Ryan Mayer

A roller-coaster season is the best way to describe the year for Jim Larranaga’s squad. The Hurricanes looked like world-beaters at times (wins over UNC, Duke and Virginia) and struggled mightily at others (losing four of six to begin ACC play). The team was built on a top-20 defense, with an offense that could be explosive when hitting shots, but that shooting was inconsistent throughout the year.

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Preseason expectation: Six ACC teams were ranked ahead of Miami in both of the major polls heading into the season. (Miami was 31st in the AP poll and 29th in the Coaches poll.) The expectations for the ‘Canes were even lower from media members within their own conference, who pegged them in preseason voting as the ninth-best team in the ACC. However, there were reasons to believe that Miami would outperform the expectations, even in a loaded conference. Miami lost seniors Angel Rodriguez, Sheldon McClellan and Tonye Jekiri from last year’s team that lost to eventual national champion Villanova in the Sweet 16, but returned seniors Kamari Murphy and Davon Reed. Add in junior guard Ja’Quan Newton and a pair of four-star freshman recruits in guard Bruce Brown and forward Dewan Huell, and there looked to be plenty of weapons available.

November 24-27: Miami travels to Orlando, Florida for the AdvoCare Invitational where they square off with Stanford, Iowa State and in-state rival Florida. After beating Stanford 67-53, the ‘Canes drop the next two match-ups against fellow tournament teams, scoring just 56 points in each outing. Miami shoots just 6-30 combined from three in the two games, showing signs of the inconsistent shooting that would plague them all season.

Key Dates: After the AdvoCare Invitational, Miami’s non-conference schedule lightens considerably. The toughest match-up prior to ACC play comes when 2016 NIT champion George Washington calls on December 22nd. The ‘Canes dispatch the Colonials 72-64 behind the trio of Reed, Newton and Brown and proceed to beat Columbia to wrap up the out-of-conference slate on a six-game winning streak.

January 4: The Hurricanes travel to the Carrier Dome for an ACC match-up with Jim Boeheim’s Syracuse team. Facing the Orange’s vaunted 2-3 zone, the ‘Canes shoot a respectable 11/26 (42.3%) from three but manage to shoot just 10/28 (35.7%) from inside the arc. The bright spot in the loss is freshman guard Dejan Vasiljevic, who hits six of his 12 three-point attempts and makes his case for more regular playing time. The loss starts a stretch of four losses in five games, leaving Miami in a 2-4 hole in conference.

January 28: Following a win against Boston College, Miami stares down its biggest test of the season thus far when the sixth-ranked North Carolina Tar Heels descend upon the Watsco Center, bringing with them one of the best offenses in the country. The Hurricanes shut down the vaunted Heels attack, holding Roy Williams’ team to just 62 points on 35% shooting. Meanwhile, Bruce Brown explodes for 30 points on 8-of-11 shooting from the field, including 4-of-6 from three-point range, showcasing the potential that had Miami fans so excited about the freshman heading into the year.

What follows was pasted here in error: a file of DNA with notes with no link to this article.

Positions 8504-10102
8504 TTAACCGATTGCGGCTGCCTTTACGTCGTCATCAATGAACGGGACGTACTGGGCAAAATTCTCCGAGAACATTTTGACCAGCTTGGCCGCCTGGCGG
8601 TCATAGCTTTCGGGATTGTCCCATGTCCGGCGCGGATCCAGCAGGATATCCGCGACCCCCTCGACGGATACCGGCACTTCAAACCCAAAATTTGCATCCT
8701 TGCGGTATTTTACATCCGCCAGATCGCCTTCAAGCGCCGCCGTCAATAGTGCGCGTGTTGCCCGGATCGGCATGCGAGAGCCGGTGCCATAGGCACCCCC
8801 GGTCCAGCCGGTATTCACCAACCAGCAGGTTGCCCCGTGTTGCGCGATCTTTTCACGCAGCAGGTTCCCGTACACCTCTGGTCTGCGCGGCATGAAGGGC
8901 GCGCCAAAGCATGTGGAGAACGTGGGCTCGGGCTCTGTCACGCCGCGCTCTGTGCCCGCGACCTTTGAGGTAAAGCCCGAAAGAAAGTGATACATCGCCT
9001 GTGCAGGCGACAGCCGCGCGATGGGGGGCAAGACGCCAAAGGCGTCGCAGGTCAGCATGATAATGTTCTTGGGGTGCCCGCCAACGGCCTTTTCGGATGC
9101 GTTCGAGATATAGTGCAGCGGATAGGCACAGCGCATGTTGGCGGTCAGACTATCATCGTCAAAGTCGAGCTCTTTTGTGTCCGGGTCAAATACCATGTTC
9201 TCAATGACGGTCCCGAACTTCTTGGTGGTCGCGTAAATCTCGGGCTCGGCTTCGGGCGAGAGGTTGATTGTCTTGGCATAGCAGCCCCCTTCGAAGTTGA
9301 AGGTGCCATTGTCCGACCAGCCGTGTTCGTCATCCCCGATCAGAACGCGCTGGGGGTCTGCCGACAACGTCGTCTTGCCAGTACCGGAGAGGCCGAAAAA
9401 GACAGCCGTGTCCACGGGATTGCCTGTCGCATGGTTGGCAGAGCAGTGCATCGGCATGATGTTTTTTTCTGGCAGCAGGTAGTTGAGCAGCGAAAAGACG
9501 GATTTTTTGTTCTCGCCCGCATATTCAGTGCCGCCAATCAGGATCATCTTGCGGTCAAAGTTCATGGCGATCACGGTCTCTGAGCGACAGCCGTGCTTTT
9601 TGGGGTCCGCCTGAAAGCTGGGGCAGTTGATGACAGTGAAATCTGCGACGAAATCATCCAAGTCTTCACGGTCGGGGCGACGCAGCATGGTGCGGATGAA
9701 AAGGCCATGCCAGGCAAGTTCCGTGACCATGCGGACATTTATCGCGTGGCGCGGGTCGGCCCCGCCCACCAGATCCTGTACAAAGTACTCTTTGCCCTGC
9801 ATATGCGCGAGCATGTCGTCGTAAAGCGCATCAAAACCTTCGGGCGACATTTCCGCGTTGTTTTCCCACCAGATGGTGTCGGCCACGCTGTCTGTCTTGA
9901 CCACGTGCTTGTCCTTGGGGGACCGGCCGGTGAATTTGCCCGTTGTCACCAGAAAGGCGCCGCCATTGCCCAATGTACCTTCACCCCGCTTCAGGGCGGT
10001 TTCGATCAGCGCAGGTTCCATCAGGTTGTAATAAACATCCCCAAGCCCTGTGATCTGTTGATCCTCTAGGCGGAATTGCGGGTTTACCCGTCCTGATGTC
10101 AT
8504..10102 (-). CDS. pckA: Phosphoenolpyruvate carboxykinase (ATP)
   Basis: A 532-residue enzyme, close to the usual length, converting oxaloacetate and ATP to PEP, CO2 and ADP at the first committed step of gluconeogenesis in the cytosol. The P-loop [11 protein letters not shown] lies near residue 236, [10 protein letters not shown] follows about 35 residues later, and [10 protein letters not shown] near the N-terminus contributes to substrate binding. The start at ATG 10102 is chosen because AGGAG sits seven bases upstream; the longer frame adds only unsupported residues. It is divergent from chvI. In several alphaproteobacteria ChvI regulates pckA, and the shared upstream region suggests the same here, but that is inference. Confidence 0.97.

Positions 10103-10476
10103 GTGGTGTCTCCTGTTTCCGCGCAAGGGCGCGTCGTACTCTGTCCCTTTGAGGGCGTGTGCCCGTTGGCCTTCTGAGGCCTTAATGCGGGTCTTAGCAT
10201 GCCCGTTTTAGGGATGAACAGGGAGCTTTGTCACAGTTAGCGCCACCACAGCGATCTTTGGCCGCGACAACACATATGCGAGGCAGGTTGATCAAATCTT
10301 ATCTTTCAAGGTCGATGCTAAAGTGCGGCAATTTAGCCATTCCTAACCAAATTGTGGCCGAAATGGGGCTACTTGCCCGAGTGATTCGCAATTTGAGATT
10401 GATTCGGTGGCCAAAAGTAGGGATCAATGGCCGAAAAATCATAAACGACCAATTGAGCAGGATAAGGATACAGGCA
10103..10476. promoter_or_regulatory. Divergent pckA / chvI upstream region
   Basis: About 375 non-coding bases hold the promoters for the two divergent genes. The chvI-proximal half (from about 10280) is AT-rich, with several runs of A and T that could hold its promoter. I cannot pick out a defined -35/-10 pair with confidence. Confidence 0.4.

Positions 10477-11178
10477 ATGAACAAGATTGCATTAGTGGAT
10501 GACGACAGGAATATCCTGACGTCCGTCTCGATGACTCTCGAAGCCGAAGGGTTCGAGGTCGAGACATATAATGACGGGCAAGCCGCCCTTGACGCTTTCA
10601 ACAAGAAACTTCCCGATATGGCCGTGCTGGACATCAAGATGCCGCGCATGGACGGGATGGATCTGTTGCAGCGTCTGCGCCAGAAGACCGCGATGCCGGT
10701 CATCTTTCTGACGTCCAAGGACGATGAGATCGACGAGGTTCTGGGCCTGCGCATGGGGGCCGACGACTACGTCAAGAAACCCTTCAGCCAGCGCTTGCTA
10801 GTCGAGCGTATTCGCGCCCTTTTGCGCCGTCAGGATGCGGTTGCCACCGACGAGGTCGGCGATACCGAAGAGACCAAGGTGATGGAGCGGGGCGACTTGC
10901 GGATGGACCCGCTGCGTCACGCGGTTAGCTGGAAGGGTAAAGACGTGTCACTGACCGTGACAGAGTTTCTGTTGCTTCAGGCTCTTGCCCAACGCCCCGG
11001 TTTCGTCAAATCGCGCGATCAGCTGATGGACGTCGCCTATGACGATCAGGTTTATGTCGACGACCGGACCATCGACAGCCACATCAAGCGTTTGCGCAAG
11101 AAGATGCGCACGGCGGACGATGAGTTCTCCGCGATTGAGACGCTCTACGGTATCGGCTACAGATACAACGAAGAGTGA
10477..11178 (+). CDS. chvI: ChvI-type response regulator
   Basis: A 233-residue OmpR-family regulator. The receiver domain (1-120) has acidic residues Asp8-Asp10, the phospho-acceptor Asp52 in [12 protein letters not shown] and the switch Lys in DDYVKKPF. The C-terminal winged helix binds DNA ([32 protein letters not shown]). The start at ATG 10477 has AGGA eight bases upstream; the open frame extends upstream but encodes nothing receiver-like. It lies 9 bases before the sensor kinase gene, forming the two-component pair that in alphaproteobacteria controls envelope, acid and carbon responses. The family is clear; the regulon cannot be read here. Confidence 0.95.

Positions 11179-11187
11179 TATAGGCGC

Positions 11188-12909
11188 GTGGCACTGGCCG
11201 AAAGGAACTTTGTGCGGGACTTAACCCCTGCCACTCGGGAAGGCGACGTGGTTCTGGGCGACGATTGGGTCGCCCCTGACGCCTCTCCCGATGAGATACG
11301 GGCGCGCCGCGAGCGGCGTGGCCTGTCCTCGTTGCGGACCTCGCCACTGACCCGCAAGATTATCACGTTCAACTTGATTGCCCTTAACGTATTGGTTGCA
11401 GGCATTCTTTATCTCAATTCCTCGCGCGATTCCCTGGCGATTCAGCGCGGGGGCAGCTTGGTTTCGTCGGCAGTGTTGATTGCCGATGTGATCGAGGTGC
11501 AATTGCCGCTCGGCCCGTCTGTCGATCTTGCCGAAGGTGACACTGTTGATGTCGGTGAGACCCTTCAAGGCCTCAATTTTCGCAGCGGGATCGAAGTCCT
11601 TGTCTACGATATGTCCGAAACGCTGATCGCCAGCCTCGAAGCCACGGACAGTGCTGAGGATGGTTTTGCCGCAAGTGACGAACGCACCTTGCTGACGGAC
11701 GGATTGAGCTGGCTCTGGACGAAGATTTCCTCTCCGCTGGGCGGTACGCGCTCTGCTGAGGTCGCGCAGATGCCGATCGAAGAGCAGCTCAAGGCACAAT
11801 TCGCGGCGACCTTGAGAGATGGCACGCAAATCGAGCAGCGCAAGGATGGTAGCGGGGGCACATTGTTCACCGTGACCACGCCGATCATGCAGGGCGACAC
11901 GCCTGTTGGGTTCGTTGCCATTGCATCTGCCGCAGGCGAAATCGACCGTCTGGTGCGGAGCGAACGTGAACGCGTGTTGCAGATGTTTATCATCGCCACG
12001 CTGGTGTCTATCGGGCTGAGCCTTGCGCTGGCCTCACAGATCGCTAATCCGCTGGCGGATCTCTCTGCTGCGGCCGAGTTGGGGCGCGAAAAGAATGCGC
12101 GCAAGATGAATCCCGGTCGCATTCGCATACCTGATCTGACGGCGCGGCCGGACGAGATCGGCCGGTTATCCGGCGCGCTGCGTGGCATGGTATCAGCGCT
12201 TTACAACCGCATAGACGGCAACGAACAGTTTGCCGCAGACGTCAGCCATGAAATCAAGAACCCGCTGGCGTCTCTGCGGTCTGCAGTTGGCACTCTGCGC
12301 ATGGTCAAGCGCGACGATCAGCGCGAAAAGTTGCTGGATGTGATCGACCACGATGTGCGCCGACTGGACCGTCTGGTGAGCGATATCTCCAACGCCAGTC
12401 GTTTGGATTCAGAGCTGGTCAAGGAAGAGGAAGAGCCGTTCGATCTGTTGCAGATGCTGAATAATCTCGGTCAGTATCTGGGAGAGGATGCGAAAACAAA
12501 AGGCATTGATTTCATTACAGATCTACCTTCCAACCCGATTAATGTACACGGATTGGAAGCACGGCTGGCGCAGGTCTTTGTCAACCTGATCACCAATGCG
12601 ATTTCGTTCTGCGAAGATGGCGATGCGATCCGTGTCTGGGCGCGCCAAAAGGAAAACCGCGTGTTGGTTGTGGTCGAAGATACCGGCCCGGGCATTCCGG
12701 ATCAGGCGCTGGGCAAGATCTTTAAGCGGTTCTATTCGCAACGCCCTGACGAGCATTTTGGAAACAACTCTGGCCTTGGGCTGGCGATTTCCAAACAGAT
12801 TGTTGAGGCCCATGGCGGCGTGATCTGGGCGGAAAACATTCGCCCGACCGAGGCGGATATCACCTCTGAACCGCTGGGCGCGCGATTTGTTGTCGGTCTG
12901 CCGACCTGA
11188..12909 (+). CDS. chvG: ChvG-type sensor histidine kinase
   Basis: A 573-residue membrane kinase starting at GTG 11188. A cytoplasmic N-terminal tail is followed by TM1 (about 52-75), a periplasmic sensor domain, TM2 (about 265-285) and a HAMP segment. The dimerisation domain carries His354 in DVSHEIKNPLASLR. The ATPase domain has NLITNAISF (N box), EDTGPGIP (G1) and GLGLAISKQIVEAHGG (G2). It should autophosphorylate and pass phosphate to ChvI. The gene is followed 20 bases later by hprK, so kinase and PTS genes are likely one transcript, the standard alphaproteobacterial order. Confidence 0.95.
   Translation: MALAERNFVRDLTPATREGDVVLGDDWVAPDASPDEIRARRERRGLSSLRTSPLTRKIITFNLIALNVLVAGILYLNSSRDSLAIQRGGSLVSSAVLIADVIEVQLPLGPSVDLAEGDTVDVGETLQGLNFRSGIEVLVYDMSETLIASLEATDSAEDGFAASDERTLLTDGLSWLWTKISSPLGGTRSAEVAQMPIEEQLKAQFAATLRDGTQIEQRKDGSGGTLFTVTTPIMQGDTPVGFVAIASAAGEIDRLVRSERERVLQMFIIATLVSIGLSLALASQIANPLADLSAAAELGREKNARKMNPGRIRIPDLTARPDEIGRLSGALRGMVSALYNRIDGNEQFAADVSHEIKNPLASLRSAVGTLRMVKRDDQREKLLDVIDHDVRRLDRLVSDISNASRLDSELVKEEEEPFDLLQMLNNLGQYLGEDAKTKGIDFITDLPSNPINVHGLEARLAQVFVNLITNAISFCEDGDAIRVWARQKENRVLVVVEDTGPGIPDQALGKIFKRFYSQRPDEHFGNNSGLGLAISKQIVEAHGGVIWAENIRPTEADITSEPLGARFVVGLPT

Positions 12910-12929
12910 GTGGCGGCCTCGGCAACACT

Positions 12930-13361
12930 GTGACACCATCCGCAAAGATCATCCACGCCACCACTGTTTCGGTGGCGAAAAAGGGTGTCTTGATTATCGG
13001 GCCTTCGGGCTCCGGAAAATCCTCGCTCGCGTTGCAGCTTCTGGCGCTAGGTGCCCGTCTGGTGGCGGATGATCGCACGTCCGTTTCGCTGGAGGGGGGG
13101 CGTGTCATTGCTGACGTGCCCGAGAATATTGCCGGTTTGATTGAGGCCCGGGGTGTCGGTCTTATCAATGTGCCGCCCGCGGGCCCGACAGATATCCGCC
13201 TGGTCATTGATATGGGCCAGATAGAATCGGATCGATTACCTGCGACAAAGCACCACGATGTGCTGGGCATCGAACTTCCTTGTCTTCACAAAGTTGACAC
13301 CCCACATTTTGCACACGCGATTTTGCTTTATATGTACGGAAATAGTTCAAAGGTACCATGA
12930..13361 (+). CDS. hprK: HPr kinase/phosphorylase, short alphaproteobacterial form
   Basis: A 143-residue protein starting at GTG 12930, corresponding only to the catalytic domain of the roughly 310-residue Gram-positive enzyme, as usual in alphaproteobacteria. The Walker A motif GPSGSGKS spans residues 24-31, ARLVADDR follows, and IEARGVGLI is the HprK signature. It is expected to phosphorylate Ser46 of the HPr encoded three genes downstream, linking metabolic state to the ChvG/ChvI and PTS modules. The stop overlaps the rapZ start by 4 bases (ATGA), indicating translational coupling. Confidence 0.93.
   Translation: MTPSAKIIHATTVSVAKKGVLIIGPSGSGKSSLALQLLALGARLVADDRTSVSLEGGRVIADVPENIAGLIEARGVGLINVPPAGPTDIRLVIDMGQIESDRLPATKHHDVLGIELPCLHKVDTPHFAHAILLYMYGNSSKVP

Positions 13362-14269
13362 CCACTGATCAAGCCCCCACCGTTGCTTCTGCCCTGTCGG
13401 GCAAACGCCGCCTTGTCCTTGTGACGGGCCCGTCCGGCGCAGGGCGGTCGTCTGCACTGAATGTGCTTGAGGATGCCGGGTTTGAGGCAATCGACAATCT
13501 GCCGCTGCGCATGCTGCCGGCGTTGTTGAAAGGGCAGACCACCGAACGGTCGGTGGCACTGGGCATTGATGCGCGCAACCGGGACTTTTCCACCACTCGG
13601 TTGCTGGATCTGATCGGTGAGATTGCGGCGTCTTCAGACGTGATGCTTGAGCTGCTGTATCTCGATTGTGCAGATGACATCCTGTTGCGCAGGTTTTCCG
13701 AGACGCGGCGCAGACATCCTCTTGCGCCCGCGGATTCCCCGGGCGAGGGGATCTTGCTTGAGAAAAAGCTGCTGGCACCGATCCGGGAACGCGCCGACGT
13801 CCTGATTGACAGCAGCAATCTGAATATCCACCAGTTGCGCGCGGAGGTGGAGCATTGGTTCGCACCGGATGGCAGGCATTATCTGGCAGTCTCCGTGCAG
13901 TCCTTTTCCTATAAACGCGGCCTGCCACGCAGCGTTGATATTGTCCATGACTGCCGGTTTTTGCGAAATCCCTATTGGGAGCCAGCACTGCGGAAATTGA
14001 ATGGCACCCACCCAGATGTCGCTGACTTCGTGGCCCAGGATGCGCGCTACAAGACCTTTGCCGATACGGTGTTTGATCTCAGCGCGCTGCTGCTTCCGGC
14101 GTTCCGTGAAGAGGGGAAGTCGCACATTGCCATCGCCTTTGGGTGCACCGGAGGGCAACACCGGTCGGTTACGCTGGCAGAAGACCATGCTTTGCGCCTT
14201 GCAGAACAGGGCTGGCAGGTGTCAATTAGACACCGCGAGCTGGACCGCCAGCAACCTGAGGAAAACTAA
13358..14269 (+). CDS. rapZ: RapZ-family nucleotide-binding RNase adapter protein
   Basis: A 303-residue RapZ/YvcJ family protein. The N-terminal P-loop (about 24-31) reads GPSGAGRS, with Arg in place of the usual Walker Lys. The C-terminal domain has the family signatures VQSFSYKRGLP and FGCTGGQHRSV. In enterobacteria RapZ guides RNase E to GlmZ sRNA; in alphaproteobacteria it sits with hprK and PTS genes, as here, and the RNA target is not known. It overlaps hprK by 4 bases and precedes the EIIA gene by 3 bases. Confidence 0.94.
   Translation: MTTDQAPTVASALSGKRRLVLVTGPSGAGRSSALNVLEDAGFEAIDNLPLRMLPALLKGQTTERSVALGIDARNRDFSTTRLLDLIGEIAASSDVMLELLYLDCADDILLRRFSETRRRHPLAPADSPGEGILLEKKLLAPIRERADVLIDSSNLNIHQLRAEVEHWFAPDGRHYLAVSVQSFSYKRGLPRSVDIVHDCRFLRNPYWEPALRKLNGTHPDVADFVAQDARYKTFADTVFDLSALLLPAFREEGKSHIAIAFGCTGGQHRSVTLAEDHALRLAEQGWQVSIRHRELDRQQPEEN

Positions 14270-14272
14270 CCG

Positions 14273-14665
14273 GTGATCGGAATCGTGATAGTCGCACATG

February 11: The Hurricanes follow up the North Carolina win with a loss to in-state rival Florida State in their next game before recording a pair of victories against North Carolina State and Virginia Tech. That sets up a showdown with fourth-ranked Louisville on the road. The ‘Canes are in the game, tied at 61 with 1:56 left, before recording a turnover, missed layup, and a missed free throw on their next three possessions. That allows Louisville to take a 66-62 lead from which Miami couldn’t recover.

February 20 and 25: Miami rebounds nicely from the loss to Louisville with a pair of wins against Georgia Tech and Clemson. Awaiting the ‘Canes are dates with Virginia on the road (Feb. 20) and Duke at home (Feb. 25). To solidify their tournament resume, these two games are likely crucial. Miami enters the two-game stretch at 8-6 in conference, but getting to 10 wins would likely put them over the top. They do just that. In a pair of defensive slugfests, the Hurricanes hold their opponents to an average of 49 points, allowing each team to shoot just 31% from the field and 24% from three. In fact, over the last six games of the regular season, Miami holds their opponents to no more than 66 points.

March 8-9: Miami travels to Brooklyn for the ACC Tournament after dropping their final two conference games to Virginia Tech and Florida State. They draw Syracuse in the second round their bye by finishing eighth in the conference. The Hurricanes avenge the January 4 loss to ‘Cuse with a 62-57 win, shooting much better and continuing their run of strong defensive play. This sets up a quarterfinal date with North Carolina. Continuing the season’s theme, Miami’s shooting deserts them, and the Tar Heels run away for an easy 78-53 win. The Hurricanes end the season with a 21-11 record (10-8 in ACC play).

The road ahead: The Hurricanes drew an eight-seed in the Midwest region, and their first-round opponent is the Big Ten’s Michigan State Spartans, another team that’s been up and down this season. The showdown is set for a 9:20 p.m. ET tip on Friday, March 17. If the Hurricanes advance, they would likely face number one-seed Kansas in the Round of 32 on Sunday.

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